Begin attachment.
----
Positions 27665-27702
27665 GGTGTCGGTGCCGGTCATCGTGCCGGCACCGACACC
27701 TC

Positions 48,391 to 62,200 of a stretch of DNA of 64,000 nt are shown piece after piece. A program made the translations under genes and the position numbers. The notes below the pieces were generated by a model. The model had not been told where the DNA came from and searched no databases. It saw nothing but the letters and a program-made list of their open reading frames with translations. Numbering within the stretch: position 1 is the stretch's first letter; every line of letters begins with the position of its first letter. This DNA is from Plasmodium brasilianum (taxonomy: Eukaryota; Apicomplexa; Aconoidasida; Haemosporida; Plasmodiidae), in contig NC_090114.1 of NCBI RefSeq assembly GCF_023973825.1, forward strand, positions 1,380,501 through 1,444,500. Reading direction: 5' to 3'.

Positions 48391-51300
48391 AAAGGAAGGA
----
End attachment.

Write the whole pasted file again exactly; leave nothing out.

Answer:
Positions 27665-27702
27665 GGTGTCGGTGCCGGTCATCGTGCCGGCACCGACACC
27701 TC

Positions 48,391 to 62,200 of a stretch of DNA of 64,000 nt are shown piece after piece. A program made the translations under genes and the position numbers. The notes below the pieces were generated by a model. The model had not been told where the DNA came from and searched no databases. It saw nothing but the letters and a program-made list of their open reading frames with translations. Numbering within the stretch: position 1 is the stretch's first letter; every line of letters begins with the position of its first letter. This DNA is from Plasmodium brasilianum (taxonomy: Eukaryota; Apicomplexa; Aconoidasida; Haemosporida; Plasmodiidae), in contig NC_090114.1 of NCBI RefSeq assembly GCF_023973825.1, forward strand, positions 1,380,501 through 1,444,500. Reading direction: 5' to 3'.

Positions 48391-51300
48391 AAAGGAAGGA